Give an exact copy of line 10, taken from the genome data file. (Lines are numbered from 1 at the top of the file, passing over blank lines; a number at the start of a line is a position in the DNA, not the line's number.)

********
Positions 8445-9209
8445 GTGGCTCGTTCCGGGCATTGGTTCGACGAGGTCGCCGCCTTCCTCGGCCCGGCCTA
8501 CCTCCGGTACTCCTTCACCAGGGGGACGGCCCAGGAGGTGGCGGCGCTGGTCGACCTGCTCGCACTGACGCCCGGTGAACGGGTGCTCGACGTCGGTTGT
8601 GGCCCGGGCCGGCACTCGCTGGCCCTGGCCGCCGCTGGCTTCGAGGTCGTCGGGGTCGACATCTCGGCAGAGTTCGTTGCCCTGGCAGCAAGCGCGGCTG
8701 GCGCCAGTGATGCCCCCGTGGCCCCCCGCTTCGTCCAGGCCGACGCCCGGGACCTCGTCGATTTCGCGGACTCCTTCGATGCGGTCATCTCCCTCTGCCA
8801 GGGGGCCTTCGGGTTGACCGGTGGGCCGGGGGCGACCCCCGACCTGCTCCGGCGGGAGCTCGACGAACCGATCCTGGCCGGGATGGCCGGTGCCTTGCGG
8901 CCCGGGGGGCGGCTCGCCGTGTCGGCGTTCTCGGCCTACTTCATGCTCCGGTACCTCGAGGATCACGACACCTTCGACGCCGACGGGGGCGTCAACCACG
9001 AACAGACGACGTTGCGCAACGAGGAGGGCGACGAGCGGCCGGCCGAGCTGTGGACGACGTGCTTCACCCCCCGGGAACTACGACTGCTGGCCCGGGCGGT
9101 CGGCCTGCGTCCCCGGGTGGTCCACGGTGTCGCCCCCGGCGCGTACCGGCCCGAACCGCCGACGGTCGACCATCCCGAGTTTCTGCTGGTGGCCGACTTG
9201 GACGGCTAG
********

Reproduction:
9201 GACGGCTAG